Most Burnouts were something before they slipped into this extreme leadership type. They were typically hard-charging managers, and perhaps even exhibited some other extreme leadership type, but then something happened. Something that changed everything for them.
It might be an event -- a personal tragedy, a career disappointment, an epiphany gained by watching someone else. It could be just an accumulation of little things that piled on one another, much as that proverbial final straw on the camel's back. Whatever the reason, the Burnout enters a time and a place where they no longer care about the business, their co-workers, or their customers.
The Burnout lacks the motivation to come to work each day. They try to spend as much time as possible doing whatever gives them energy. It certainly isn't their work, however. They exhibit fatigue, and seem to have a tough time even putting up a show that they care about what is happening in the business. In an odd moment, they might be caught surfing the web, or working a crossword puzzle, rather than reviewing last month's financials, or meeting with their subordinates.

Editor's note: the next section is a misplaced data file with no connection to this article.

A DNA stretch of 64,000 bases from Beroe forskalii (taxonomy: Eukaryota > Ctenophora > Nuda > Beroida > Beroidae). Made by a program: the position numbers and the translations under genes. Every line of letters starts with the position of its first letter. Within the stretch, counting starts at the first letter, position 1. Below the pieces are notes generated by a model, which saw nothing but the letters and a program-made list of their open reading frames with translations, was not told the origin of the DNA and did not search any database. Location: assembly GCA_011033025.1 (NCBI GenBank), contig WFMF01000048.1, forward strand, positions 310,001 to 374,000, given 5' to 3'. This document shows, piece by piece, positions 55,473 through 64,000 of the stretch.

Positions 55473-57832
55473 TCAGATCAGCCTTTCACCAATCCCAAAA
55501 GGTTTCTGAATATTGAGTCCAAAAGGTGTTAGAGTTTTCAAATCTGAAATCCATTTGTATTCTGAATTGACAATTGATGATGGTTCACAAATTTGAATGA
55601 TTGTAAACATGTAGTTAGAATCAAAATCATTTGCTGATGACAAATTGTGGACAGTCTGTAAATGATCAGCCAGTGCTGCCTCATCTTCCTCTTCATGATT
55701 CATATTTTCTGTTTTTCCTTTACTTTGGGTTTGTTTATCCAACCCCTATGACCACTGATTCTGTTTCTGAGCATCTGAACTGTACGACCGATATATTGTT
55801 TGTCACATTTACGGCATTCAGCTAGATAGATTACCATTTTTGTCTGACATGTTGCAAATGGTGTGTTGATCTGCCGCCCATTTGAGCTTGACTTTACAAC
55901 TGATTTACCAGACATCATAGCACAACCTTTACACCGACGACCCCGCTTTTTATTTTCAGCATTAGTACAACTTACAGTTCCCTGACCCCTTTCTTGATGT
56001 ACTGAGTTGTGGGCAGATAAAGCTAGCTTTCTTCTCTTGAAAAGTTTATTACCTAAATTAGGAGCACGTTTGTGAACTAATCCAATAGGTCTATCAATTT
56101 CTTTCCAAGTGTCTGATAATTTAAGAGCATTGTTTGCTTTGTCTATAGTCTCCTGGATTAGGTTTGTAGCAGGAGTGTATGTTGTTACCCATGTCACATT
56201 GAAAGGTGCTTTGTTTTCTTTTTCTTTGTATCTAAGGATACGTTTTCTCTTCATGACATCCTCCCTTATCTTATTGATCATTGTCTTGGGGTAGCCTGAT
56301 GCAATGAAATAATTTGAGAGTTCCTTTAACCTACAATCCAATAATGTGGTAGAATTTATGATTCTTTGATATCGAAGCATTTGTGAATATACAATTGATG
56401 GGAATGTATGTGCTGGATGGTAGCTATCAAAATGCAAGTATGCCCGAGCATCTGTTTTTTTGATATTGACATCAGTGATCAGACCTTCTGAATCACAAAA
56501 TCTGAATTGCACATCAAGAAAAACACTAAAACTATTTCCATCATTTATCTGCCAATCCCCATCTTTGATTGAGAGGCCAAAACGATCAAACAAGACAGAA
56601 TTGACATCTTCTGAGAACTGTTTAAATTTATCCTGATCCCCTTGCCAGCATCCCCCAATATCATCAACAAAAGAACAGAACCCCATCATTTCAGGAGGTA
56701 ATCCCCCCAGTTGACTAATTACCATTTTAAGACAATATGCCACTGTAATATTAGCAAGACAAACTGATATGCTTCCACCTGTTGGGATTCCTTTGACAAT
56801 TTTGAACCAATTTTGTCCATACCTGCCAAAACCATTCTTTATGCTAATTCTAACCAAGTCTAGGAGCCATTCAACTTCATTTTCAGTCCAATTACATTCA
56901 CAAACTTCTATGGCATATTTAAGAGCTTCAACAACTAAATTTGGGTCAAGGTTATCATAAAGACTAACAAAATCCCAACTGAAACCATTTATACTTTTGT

Burnouts are noticeable mainly by their lack of presence and participation. Most learn how to cover up their lack of motivation, at least in a superficial way. They tend to be indecisive, or uncaring, and provide little inspiration to their teams or organizations. They go through the motions, rather than provoking performance -- or even a reaction in some cases -- in others.
For subordinates, a burnout is one of the easiest extreme leadership types -- mainly because the Burnout will leave them primarily to their own devices. While Burnouts are unmotivated, they aren't necessarily willing to accept blame, and they probably won't offer subordinates much guidance on the politics of the organization. Benign neglect can rapidly become scapegoating in the Burnout's world.